22 original source code files (including CryEngine tools provided by Crytek) as a

23 complete compilable version" (emphasis added).

24 42. On November 16, 2015, Crytek requested long overdue bug fixes and
25 optimizations from Defendants. Defendants did not make a good faith effort to

26 provide Crytek with the promised bug fixes and optimizations to the CryEngine as a
27 complete compilable version.

28 43. On November 24, 2016, Crytek informed Defendants that they were in
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1 breach of Section 7.3 of the GLA. Although Defendants claimed that they were

2 ready and willing to comply with their obligations, they did not comply.

3 44. On June 22, 2017, Crytek sent another letter to Defendants, again
4 requesting the bug fixes and optimizations that were promised under the GLA. To

5 date, Defendants have not made a good faith effort to provide Crytek with the

6 promised bug fixes and optimizations to the CryEngine as a complete, compilable

7 version.

8 45. Crytek has been damaged by Defendants' breach of Section 7.3 of the
9 GLA, including for the reason that Defendants have failed to provide the technology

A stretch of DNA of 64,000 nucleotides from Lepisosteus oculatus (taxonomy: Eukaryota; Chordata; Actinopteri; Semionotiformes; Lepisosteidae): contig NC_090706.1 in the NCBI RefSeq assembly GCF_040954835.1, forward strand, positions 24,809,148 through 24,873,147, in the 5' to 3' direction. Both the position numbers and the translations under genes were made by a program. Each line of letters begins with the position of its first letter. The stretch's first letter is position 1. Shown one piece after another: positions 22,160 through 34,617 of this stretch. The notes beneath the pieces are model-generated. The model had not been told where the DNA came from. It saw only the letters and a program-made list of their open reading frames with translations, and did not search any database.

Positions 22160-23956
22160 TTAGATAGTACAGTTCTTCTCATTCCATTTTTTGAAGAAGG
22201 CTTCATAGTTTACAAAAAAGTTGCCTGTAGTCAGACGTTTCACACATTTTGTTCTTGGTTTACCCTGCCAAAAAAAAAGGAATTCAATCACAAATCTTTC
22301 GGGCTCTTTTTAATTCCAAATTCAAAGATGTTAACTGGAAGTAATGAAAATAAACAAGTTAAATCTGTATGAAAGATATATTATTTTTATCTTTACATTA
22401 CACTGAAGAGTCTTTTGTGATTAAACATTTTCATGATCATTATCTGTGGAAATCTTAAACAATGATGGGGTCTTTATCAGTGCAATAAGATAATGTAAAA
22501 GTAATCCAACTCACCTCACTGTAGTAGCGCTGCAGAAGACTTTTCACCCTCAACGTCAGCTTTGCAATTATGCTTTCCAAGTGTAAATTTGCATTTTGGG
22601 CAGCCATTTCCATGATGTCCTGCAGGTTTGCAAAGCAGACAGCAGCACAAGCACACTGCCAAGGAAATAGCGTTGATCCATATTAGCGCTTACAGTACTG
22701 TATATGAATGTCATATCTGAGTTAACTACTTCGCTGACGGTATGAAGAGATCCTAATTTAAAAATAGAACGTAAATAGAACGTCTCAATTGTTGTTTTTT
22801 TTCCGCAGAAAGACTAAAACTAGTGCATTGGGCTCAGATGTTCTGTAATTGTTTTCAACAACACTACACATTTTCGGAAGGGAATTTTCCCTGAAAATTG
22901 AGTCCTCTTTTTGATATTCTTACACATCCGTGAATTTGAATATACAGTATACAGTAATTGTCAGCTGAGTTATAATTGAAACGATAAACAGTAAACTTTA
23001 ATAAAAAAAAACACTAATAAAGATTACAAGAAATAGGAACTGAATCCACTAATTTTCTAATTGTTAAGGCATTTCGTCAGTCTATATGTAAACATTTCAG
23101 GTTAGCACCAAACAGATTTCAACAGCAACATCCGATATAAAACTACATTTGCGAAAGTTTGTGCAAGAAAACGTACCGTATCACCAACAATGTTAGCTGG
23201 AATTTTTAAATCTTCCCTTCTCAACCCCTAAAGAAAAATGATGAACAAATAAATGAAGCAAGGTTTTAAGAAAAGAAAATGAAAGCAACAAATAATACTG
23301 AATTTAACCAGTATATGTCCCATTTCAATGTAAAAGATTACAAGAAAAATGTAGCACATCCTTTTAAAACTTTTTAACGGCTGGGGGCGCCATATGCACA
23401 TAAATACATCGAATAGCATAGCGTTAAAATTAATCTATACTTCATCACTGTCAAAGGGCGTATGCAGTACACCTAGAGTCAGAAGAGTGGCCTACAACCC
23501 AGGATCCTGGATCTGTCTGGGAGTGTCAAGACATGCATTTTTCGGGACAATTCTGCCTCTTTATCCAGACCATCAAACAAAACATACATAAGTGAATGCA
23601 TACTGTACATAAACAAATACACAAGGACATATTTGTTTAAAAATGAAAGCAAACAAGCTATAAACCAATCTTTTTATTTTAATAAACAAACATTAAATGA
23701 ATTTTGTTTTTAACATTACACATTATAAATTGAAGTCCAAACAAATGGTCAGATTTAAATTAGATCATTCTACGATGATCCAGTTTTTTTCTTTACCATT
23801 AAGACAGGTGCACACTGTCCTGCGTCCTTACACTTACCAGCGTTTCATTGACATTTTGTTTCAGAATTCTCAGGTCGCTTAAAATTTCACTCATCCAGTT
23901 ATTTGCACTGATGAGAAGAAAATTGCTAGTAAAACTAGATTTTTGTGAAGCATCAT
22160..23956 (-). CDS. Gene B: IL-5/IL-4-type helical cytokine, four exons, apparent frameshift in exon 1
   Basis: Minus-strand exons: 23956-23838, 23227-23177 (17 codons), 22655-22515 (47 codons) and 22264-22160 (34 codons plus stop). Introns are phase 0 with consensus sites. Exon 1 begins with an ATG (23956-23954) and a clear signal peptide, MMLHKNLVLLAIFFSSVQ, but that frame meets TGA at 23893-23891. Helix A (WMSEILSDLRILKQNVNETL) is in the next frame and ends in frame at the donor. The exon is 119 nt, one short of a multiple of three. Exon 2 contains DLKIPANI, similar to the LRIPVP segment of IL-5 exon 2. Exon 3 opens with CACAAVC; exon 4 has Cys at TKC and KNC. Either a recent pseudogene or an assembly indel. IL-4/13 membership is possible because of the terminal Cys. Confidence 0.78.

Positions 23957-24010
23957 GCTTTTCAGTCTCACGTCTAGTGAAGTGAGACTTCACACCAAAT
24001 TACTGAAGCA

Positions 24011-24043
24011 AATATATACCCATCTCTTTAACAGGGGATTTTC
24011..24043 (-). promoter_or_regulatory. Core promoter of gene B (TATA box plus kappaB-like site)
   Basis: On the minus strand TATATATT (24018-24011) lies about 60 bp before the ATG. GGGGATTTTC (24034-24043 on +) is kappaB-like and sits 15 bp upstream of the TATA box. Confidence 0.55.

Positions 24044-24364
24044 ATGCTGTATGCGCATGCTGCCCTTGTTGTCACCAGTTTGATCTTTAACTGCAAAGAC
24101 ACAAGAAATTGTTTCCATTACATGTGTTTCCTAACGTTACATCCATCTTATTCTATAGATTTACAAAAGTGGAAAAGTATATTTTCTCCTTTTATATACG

10 to Crytek that they promised to Crytek under the GLA, and Crytek accordingly has

11 not benefited from use of that technology.

12 E. Defendants Disclosed CryEngine Technology to Third Parties
Without Permission
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14 46. Sections 2.2.1, 2.2.2, and 2.6 of the GLA contained a promise by
15 Defendants that they would keep the underlying technology for CryEngine

16 (including computer source code) confidential and not share it with anyone else

17 without first disclosing that third party and obtaining prior written approval.

18 47. Section 2.2.1 of the GLA states that Defendants shall not "publish or
19 distribute the CryEngine in any way, be it in source code or object code."

20 48. Section 2.2.2 of the GLA states that Defendants shall not "use
21 CryEngine in any manner which may disclose the CryEngine source code or other

22 Crytek proprietary information to any third party not otherwise authorized herein."

23 49. Section 2.6 of the GLA states that a third party developer is permitted to
24 access the Crytek technology so long as Defendants obtain "prior written approval"